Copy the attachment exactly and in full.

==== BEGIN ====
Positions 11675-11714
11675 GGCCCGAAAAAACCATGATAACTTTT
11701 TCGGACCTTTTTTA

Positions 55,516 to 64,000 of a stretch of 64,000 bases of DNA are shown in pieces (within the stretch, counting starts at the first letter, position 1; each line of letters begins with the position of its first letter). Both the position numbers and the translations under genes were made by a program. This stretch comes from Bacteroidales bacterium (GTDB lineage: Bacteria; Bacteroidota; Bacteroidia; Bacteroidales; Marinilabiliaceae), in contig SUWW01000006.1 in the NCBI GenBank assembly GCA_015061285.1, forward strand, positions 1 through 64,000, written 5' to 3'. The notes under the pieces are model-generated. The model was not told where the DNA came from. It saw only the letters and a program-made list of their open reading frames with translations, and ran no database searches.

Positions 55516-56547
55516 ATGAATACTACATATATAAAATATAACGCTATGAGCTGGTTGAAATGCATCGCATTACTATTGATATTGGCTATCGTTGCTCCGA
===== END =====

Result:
Positions 11675-11714
11675 GGCCCGAAAAAACCATGATAACTTTT
11701 TCGGACCTTTTTTA

Positions 55,516 to 64,000 of a stretch of 64,000 bases of DNA are shown in pieces (within the stretch, counting starts at the first letter, position 1; each line of letters begins with the position of its first letter). Both the position numbers and the translations under genes were made by a program. This stretch comes from Bacteroidales bacterium (GTDB lineage: Bacteria; Bacteroidota; Bacteroidia; Bacteroidales; Marinilabiliaceae), in contig SUWW01000006.1 in the NCBI GenBank assembly GCA_015061285.1, forward strand, positions 1 through 64,000, written 5' to 3'. The notes under the pieces are model-generated. The model was not told where the DNA came from. It saw only the letters and a program-made list of their open reading frames with translations, and ran no database searches.

Positions 55516-56547
55516 ATGAATACTACATATATAAAATATAACGCTATGAGCTGGTTGAAATGCATCGCATTACTATTGATATTGGCTATCGTTGCTCCGA